Together we can end the monopoly and create choice in board re-certification. Thank you for your support!
Jan Simpkins, MA; George Divine, PhD; Mingqun Wang, MS; Eric Holmboe, MD; Manel Pladevall, MD, MS; L. Keoki Williams, MD, MPH
The authors include highly paid employees of the ABIM. The study was funded by the ABIM.
As part of recertification, the American Board of Internal Medicine requires completion of at least 1 practice improvement module (PIM). The authors assessed whether completing an asthma-specific PIM resulted in improved patient outcomes.
The primary outcome was the dispensing of an inhaled corticosteroid (ICS) after an office visit for asthma. Secondary outcomes included patient reported processes of care, asthma-related heath care use, and asthma severity.
For the primary outcome, patients seen by intervention group physicians were not more likely to fill an ICS prescription in the post intervention period than patients seen by control group (adjusted odds ratio = 1.0). Patients seen for asthma by intervention group physicians were less likely to receive a written action plan than patients seen by control group physicians (adjusted odds ration 0.67). However, patients seen by the intervention group were more likely to discuss potential asthma triggers and had lower self-reported asthma severity measures (not the primary endpoint). The authors conclude that a “PIM designed to improve asthma care did not improve filling of ICS prescriptions but may have lessened asthma severity through an increased discussion of asthma triggers.”
This is an odd report in that it is used by ABIM in their marketing and also quoted in their editorials as supporting MOC, yet the study was undeniably negative. The only data point supporting the intervention was that patients had “lower self-reported asthma severity measures (unadjusted P=.03).” But this was not a pre-specified end point and the difference in asthma severity is never provided. All we are told in the results section is: “In the unadjusted analysis, patient-reported asthma severity (ie Asthma Symptom Utility Index score) was significantly lower in patients seen by physicians in the intervention group (P=.03) but was of borderline significance after adjustment (P=.09) (Table 5).” I am surprised ABMS continues to promote such a negative trial in their marketing materials as being supportive of MOC.
The main strength of this particular study is that it is one of the few randomized trials in the field to assess the relationship between recertification (in this case, a specific practice improvement module [PIM]) and processes of care. The design of the study was a cluster randomized trial conducted at the practice level to assess whether performing a practice improvement module led to increased fill rates for inhaled steroids in asthma patients (an established quality measure). And as noted above, for the primary endpoint, the study was unequivocally negative (albeit somewhat underpowered). The authors did find a relationship between assignment to PIM completion and follow-up asthma severity, but this was a secondary (or possibly tertiary) endpoint. As such, the findings can only be considered hypothesis- generating despite the fact that they occurred in the setting of a randomized trial. Despite the authors’ arguments to the contrary, it is very likely that this positive finding (among a large number of endpoints tested) is a false positive. As such, I agree with Dr. Teirstein’s review that this study provides fairly weak evidence of the benefit of PIM in improving asthma care or outcomes. One thing to note about this study is that the rate of completion of the PIM intervention was quite modest, and this may have biased the study toward the null hypothesis.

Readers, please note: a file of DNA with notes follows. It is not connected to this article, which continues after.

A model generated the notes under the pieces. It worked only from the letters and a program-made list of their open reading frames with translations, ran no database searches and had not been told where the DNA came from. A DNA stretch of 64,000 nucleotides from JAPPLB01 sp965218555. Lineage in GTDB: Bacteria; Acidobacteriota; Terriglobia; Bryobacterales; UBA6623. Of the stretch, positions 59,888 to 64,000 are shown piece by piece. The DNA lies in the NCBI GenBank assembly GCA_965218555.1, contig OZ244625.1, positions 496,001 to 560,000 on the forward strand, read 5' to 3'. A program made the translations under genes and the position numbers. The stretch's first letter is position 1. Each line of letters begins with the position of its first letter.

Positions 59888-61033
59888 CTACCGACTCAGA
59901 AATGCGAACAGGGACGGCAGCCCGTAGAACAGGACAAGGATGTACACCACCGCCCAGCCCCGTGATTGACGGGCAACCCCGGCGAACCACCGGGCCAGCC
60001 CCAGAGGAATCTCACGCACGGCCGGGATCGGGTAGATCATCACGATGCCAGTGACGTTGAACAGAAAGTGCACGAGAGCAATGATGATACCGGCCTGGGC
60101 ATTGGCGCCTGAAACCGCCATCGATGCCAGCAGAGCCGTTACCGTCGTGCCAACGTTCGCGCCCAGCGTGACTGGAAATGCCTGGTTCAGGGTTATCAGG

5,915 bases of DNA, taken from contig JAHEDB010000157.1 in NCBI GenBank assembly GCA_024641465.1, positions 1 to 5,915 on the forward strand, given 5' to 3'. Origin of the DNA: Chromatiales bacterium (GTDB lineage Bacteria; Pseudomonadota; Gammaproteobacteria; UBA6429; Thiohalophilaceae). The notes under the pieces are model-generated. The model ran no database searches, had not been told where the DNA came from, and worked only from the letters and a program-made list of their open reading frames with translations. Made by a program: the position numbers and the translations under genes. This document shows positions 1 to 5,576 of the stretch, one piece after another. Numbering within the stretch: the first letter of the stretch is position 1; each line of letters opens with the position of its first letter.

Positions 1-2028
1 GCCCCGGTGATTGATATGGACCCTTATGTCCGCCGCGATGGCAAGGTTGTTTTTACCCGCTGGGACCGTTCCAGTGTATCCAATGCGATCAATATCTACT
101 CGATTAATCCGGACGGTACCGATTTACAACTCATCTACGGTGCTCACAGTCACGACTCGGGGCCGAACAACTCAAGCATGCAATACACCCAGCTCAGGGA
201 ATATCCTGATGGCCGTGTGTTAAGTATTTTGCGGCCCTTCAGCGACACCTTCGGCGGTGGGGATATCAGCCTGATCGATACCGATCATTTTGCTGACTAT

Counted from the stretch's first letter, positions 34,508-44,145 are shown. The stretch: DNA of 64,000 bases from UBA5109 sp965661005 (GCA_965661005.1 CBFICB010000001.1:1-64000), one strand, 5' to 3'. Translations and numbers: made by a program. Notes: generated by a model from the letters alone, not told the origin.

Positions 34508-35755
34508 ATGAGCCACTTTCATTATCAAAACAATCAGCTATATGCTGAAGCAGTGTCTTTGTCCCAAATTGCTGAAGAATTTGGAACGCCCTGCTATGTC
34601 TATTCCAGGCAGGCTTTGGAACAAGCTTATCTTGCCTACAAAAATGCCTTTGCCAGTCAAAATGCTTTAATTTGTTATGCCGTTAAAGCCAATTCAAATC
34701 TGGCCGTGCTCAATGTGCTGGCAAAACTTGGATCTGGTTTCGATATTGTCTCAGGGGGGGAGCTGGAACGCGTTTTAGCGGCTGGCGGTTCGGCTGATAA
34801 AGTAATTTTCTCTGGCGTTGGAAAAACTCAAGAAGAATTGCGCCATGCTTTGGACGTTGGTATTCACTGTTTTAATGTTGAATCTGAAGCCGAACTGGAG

This is the report of a cluster randomized trial of 16 practices that had physicians undergo a practice improvement model for asthma care. The primary outcome was fill rates for inhaled corticosteroids, and was no different among the intervention group vs. the control group. Remarkably, only 5 (26%) of physicians actually completed the intervention (despite 10/19 other physicians who initiated it), clearly biasing towards the null, but perhaps emphasizing the challenges of implementation of such a module (in a randomized trial that was designed to study it)! A written action plan was less likely to be received by patients treated in practices randomized to intervention, although these patients were more likely to discuss asthma triggers. Of note, while the unadjusted asthma acuity score was improved in the intervention group, this was not significant in adjusted analyses (only the unadjusted p value is reported in the abstract). Overall, this trial failed its primary endpoint, and among multiple secondary comparisons, only significant ones are reported, which is not appropriate.